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BSGSV

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  1. Well, neither Garfield nor myself are old enough to have been there at the time, so we are relying on sources. In fairness to JHB, he would have been a little young too I think, for such detailed record taking! Barry Carse's book also mentions the two greens, and he also, like JHB, would have a keen observer in a father who would have been about at the time. Barry also mentions that A46 was the only one to migrate from dark to light green - a statement I have seen elsewhere, and hardly something to make special mention of if there were not more than one dark green loco that could be repainted
  2. I offer the following from Irish Railfans' News, August 1969. "The A class diesel loco was introduced to this country in 1955. The first arrivals entered service in a silver livery but there have been many changes since. The following article deals with this specialised but interesting aspect of locomotive development. The silver livery of the first As was offset by green numerals at each end and about half-way along each side, by a green CIÉ “snail” emblem on each side, and by the red buffer beams. As the years passed the livery became more and more dishevelled until by 1958 all (exce
  3. In the early 90's, until the arrival of the (new) 201 Class and the first railcars, IR were badly strapped for motive power. Failures were common and the locos would be sent back out with a sticking plaster on, as there was nothing else. An A on the Rosslare road was an alternative to the frequent appearance of a single Bo-Bo.
  4. I really enjoyed it, and many thanks to Leslie for his work in preparing and presenting it. I loved the photos of fair day at Baltinglass.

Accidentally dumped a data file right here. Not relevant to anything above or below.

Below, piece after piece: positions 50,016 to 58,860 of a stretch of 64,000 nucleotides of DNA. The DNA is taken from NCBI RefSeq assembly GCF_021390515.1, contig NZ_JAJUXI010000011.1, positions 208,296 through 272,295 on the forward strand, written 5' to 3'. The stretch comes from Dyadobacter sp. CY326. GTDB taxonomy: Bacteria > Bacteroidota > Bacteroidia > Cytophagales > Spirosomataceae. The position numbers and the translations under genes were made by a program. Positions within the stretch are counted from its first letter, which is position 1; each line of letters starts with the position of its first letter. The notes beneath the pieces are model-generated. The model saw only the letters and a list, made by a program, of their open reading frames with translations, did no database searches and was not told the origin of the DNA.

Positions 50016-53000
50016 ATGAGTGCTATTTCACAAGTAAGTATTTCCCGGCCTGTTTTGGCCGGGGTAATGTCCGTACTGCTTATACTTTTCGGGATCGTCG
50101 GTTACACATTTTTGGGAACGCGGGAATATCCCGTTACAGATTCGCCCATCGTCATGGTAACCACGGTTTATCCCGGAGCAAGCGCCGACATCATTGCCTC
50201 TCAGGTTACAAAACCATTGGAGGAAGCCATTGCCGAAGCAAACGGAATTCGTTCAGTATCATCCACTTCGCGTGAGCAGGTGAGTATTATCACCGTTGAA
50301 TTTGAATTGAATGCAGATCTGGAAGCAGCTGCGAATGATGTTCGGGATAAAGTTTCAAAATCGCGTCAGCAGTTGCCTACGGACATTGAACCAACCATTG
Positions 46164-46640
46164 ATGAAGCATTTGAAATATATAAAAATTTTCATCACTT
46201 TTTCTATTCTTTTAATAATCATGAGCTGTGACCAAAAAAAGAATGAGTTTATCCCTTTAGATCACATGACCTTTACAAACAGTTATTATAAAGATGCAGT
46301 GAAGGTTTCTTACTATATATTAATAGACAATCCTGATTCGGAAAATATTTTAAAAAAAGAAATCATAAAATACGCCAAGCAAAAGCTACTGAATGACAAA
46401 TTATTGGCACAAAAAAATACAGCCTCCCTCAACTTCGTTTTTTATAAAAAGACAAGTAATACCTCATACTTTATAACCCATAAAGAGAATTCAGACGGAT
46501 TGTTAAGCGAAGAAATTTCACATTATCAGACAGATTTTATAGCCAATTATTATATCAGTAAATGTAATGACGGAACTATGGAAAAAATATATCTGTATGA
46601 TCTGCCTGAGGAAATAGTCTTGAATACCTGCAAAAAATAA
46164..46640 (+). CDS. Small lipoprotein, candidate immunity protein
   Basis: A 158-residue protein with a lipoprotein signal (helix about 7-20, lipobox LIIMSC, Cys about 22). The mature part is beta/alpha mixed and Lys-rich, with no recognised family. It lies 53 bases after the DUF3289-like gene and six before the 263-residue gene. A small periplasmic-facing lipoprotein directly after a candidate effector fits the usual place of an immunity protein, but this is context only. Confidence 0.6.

5. The CR ones don't appear to have clerestories, but the GSWR ones did have, didn't they?
  6. No. The MK2AC stock was vac braked like the BR Vans.
  7. There's a tanker at DCDR that looks similar too: https://www.downrail.co.uk/trains/
  8. As you say, but could have a motor issue too. On the GM's you need to isolate a pair, so an 071 would be on four motors. I think 071's also very occasionally were used in that state on the Limerick - Ballybrophy line, in similar circumstances.
  9. I would agree with Ernie that the larger map shows the gravel pit in use from c1896. After all, the signal diagram shows the line from the pit having an Up Home signal before Dunsandle station, clearly to prevent trains from the pit proceeding beyond that point until station staff were prepared for them. The signal cabin appears (from Weekly Circular) to have closed on 08/03/1926, with Homes and Starters in both directions removed. I expect the distants were left for the level crossing gates. Ground frames either end controlled the points to the good's loop.
  10. Yes, B4's, but without the dampers generally on UK bogies. The dampers are (or aren't) each end of the bogie beside the springs. Looking at a few photos should make it clear.
  11. The first named trains ran with the introduction of the Summer timetable on 13/06/60. The initial 09:20 Galway - Dublin and 18:50 return were formed 2616+1367+2422+2609 (Galway portion) and 2608+1361+2637 (Westport portion).
  12. The GSWR retained three classes until the Amalgamation, along with some of the smaller companies, but the GSR move to two-class (1/3) early on. The GNRI kept three classes until 31/12/50 and, like CIE, changed the former 3rd to 2nd from 03/06/56.
  13. The first two were loco-hauled, as JHB says, the latter railcars with two portions, one each for Galway and Westport, splitting/joining at Athlone. This train was unusual in travelling via Portarlington, when the rest went via Mullingar. Well, in fairness to JHB, that is the CIE date, and I've not seen similar for the UTA. CIE announced it was going to make the change earlier in 1965. I had thought end September/start October would mark the summer to winter timetable change.
  14. Second became standard from 20/09/65. Vac cylinder looks very close to the near solebar, so could be possible to pull the valve by reaching in from this side. May just need a string the far side.
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